Ugawa Y, Uesaka Y, Terao Y, Hanajima R, Kanazawa I (1995) Magnetic stimulation over the cerebellum in humans. Ann Neurol 37:703–713PubMedCrossRefGoogle Scholar
  18. 18.
    Pinto AD, Chen R (2001) Suppression of the motor cortex by magnetic stimulation of the cerebellum. Exp Brain Res 140:505–510PubMedCrossRefGoogle Scholar
  19. 19.
    Daskalakis ZJ, Paradiso GO, Christensen BK, Fitzgerald PB, Gunraj C, Chen R (2004) Exploring the connectivity between the cerebellum and motor cortex in humans. J Physiol 557:689–700PubMedCrossRefGoogle Scholar
  20. 20.
    Daskalakis ZJ, Christensen BK, Fitzgerald PB, Fountain SI, Chen R (2005) Reduced cerebellar inhibition in schizophrenia: a preliminary study. Am J Psychiatry 162:1203–1205PubMedCrossRefGoogle Scholar
  21. 21.
    Oldfield RC (1971) The assessment and analysis of handedness: the Edinburgh inventory. Neuropsychologia 9:97–113PubMedCrossRefGoogle Scholar
  22. 22.
    Headache Classification Subcommittee of the International Headache Society (2004) The International Classification of Headache Disorders: 2nd edn. Cephalalgia 24(Suppl.1):9–160Google Scholar
  23. 23.
    41st World Medical Assembly (1990) Declaration of Helsinki: Recommendations guiding physicians in biomedical research, involving human subjects. Bull Pan Am Health Organ 24:606–609Google Scholar
  24. 24.
    Kaneko K, Kawai S, Fuchigami Y, Morita H, Ofuji A (1996) The effect of current direction induced by transcranial magnetic stimulation on the corticospinal excitability in human brain. Electroencephalogr Clin Neurophysiol 101:478–482PubMedCrossRefGoogle Scholar
  25. 25.
    Rothwell JC (1996) The use of paired pulse stimulation to investigate the intrinsic circuitry of human motor cortex. In: Nilsson J, Panizza M, Grandori F (eds) Advances in magnetic stimulation. Mathematical modeling and clinical applications. PI-ME, Pavia, pp 99–104Google Scholar
  26. 26.
    Brighina F, Daniele O, Piazza A, Giglia G, Fierro B (2006) Hemispheric cerebellar rTMS to treat drug-resistant epilepsy: case reports. Neurosci Lett 397:229–233PubMedCrossRefGoogle Scholar
  27. 27.
    Ugawa Y, Genba-Shimizu K, Rothwell JC, Iwata M, Kanazawa I (1994) Suppression of motor cortical excitability by electrical stimulation over the cerebellum in ataxia. Ann Neurol 36(1):90–96PubMedCrossRefGoogle Scholar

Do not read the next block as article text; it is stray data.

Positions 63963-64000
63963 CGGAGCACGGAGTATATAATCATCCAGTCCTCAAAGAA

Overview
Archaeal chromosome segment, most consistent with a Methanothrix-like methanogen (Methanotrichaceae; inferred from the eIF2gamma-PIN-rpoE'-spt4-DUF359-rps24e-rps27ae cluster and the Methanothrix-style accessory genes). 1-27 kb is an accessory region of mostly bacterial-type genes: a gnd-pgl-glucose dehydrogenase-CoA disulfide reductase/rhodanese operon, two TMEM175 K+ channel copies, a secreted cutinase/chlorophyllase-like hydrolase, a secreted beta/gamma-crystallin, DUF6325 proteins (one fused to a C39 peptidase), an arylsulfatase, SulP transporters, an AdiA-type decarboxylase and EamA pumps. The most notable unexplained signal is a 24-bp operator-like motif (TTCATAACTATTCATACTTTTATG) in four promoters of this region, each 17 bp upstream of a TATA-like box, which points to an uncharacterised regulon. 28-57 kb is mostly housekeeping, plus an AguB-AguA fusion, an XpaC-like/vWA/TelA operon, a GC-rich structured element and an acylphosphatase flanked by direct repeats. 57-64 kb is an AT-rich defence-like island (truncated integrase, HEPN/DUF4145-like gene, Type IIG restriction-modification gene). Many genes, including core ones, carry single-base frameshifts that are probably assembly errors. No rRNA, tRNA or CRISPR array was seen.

28. 28.
    Mulleners WM, Chronicle EP, Palmer JE, Koehler PJ, Vredeveld JW (2001) Visual cortex excitability in migraine with and without aura. Headache 41:565–572PubMedCrossRefGoogle Scholar
  29. 29.
    Fierro B, Ricci R, Piazza A, Scalia S, Giglia G, Vitello G, Brighina F (2003) 1 Hz rTMS enhances extrastriate cortex activity in migraine: evidence of a reduced inhibition? Neurology 61:1446–1448PubMedGoogle Scholar
  30. 30.
    Aurora SK, al-Sayeed F, Welch KM (1999) The cortical silent period is shortened in migraine with aura. Cephalalgia 19:708–712PubMedCrossRefGoogle Scholar
  31. 31.
    Bramanti P, Grugno R, Vitetta A, Di Bella P, Muscara N, Nappi G (2005) Migraine with and without aura: electrophysiological and functional neuroimaging evidence. Funct Neurol 20:29–32PubMedGoogle Scholar
  32. 32.
    Currà A, Pierelli F, Coppola G, Barbanti P, Buzzi MG, Galeotti F et al (2007) Shortened cortical silent period in facial muscles of patients with migraine. Pain 132:124–131PubMedCrossRefGoogle Scholar
  33. 33.
    Van den Maagdenberg AM, Pietrobon D, Pizzorusso T, Kaja S, Broos LA, Cesetti T et al (2004) A Cacna1a knockin migraine mouse model with increased susceptibility to cortical spreading depression. Neuron 41(5):701–710, Mar 4PubMedCrossRefGoogle Scholar
  34. 34.
    Kruit MC, van Buchem MA, Hofman PA, Bakkers JT, Terwindt GM, Ferrari MD, Launer LJ (2004) Migraine as a risk factor for subclinical brain lesions. JAMA 291:427–434PubMedCrossRefGoogle Scholar
  35. 35.
    Kruit MC, Launer LJ, Ferrari MD, van Buchem MA (2005) Infarcts in the posterior circulation territory in migraine. The population-based MRI CAMERA study. Brain 128:2068–2077PubMedCrossRefGoogle Scholar
  36. 36.
    Kruit MC, Launer LJ, Ferrari MD, van Buchem MA (2006) Brain stem and cerebellar hyperintense lesions in migraine. Stroke 37:1109–1112PubMedCrossRefGoogle Scholar
  37. 37.
    Gerschlager W, Christensen LO, Bestmann S, Rothwell JC (2002) rTMS over the cerebellum can increase corticospinal excitability through a spinal mechanism involving activation of peripheral nerve fibres. Clin Neurophysiol 113:1435–440PubMedCrossRefGoogle Scholar
  38. 38.
    Werhahn KJ, Taylor J, Ridding M, Meyer BU, Rothwell JC (1996) Effect of transcranial magnetic stimulation over the cerebellum on the excitability of human motor cortex. Electroencephalogr Clin Neurophysiol 101:58–66PubMedCrossRefGoogle Scholar

Copyright information

© Springer Science+Business Media, LLC 2008

Authors and Affiliations

  • Filippo Brighina
    • 1
  • Antonio Palermo
    • 1
  • Maristella L. Panetta
    • 1
  • Ornella Daniele
    • 1
  • Antonina Aloisio
    • 1
  • Giuseppe Cosentino
    • 1
  • Brigida Fierro
    • 1
  1. 1.Dipartimento Universitario di Neuroscienze ClinicheUniversity of PalermoPalermoItaly

Personalised recommendations